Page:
French vs. American Culture: 7 Surprising Differences

differences french and american culture
The view from the Sacré-Cœur, Paris

Before going to France, I mentally prepared myself for la bise (standard kissing greeting), the later dinner times, and the copious amounts of bread I would undoubtedly consume.  Other than that, it wouldn't be so different there, right?

It's funny how our cultural traditions are so engrained in our lives--sometimes, we don't even consider the possibility of other ways.

Here are the things that threw me off during my semester in France. Some, I still don't understand. Others, I learned to love.

1. The standard coffee is an espresso.


If you order un café at a restaurant, don't expect a steaming, milky 8 oz. mug. "Coffee" for the French normally means a shot of espresso--sometimes with sugar, sometimes without. While I wasn't a coffee-drinker before study abroad, I now love the deep, earthy taste. I'll even occasionally order espressos in the US, just for the nostalgia.

Fun fact: it's not uncommon for people to drink coffee at every meal--even during 8pm dinners.

Tip: if you want the standard coffee with milk, ask for un café crème--not un café au lait !

2. Bakeries grace nearly every corner.


Given French stereotypes, I guess I should've expected it. Still, it seemed too nice to be able to buy fresh bread and pastries every morning, with less than a five-minute walk! You would find boulangeries even near very residential areas. 

3. Shower heads sometimes don't stay put.

Most shower heads I encountered were removable, which is normally quite convenient. Some showers, however, didn't come with a wall fixture to keep the shower heads in place--which is not quite convenient. Sure, I could've turned the water off while I lathered my shampoo, but my host family's shower so temperamental that finding the right temperature once was hassle enough. I eventually DIY-ed my own shower head holder with two Command hooks and a rubber band (cue crying-laughing emoji).

4. The lined paper might give you anxiety.

The standard notebook paper in France (top left) has a LOT of lines. I knew that I wouldn't be able to focus if I took notes on said paper, so I scrounged around for alternatives. Unfortunately, most stores only offer graph paper or super-lined paper. I was able to find a pack of good old college-ruled in HEMA, however.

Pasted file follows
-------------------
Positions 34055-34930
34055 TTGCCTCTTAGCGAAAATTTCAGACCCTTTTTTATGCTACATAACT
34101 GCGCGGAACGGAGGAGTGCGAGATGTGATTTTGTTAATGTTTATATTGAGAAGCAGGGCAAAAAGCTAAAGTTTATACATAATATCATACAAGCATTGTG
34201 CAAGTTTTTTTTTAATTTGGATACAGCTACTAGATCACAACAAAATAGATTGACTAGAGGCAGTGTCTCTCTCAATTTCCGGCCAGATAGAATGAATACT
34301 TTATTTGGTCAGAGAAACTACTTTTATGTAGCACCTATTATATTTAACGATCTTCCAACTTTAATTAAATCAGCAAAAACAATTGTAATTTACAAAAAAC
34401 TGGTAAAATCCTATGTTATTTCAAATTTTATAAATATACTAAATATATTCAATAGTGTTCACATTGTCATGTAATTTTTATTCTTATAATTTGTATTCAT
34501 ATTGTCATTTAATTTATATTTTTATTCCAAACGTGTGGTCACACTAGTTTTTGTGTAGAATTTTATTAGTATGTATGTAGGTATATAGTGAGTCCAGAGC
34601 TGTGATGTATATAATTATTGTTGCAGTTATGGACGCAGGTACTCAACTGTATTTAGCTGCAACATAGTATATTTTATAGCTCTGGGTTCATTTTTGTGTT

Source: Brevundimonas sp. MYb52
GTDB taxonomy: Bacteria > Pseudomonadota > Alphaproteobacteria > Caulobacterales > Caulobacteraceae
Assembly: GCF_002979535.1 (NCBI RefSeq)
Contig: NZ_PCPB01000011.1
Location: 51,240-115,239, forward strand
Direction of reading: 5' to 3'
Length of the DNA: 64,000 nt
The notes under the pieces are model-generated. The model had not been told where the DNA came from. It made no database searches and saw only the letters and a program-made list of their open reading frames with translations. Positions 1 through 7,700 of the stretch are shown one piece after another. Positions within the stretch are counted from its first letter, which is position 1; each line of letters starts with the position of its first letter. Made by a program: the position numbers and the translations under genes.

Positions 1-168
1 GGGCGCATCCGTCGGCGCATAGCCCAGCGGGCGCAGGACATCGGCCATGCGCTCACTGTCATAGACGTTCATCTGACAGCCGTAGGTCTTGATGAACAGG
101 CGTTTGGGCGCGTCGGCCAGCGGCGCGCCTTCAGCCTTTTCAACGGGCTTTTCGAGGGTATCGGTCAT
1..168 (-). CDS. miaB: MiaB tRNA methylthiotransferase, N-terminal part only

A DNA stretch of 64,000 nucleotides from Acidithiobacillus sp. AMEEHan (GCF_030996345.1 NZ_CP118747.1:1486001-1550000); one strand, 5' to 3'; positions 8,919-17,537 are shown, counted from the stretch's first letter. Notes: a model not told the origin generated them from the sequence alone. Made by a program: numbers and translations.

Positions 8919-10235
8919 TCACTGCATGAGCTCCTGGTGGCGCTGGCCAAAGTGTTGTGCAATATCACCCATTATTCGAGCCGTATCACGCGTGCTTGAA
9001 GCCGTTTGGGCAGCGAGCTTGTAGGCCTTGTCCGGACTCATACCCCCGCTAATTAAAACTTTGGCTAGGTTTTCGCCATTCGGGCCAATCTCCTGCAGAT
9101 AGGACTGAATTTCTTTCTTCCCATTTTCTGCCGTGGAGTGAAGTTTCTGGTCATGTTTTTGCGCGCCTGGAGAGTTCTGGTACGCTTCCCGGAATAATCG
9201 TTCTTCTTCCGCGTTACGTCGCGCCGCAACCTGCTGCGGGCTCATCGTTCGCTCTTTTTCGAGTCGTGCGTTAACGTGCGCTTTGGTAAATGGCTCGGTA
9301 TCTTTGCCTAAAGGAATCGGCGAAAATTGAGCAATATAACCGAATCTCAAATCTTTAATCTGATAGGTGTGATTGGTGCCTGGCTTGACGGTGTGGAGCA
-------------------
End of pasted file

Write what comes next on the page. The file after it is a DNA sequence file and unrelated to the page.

Tip: HEMA is a great store for more American-style school supplies, like college-ruled notebooks. It's a Dutch company that sells the most eye-catching things for very reasonable prices!

5. Some university students (and even profs!) take "smoke breaks".

Despite the horrid photos on cigarette packs, smoking still feels rather chic in France. During class breaks, a handful of students (and sometimes even the prof) would head out for a smoke. If you're sensitive to cigarette smoke, definitely be prepared--you'll notice it in places where it's uncommon in America, like campuses, restaurant terraces, etc. 

6. Drying racks are used more frequently than dryers. 

Since energy is crazy expensive in Europe (and since Europeans tend to be more environmentally conscious), most families will use drying racks for their laundry--even if most of them have a dryer, and even if it's winter! 

7. The wifi passwords are like nuclear codes.

The above photo is actually of a real wifi password--and it's not even the worst I've seen. Some of the ones I encountered seemed to go on for paragraphs. It was incredibly frustrating at the time, but quite amusing now.

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Have you ever lived in France? What were the cultural differences you noticed?

Much love,
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Briefly in Brooklyn: Maroon Blazer + Dog Print Button-down

New York, NY
maroon blazer outfit
maroon blazer outfit
maroon blazer outfit
maroon blazer outfit
Blazer, LC Lauren Conrad | Button-down, thrifted Primark | Skirt, Forever 21 | Boots, Amazon

Fact or fiction?


I walked him to the bus stop, heart heavy. The long-anticipated weekend had kindled (tentative embraces, familiar voices sounding different) and burned (moonlight walks, bedtime cuddling). The flames danced, reaching for the sky. Then they grew quiet, retreating to ash, wisps of smoke, stillness.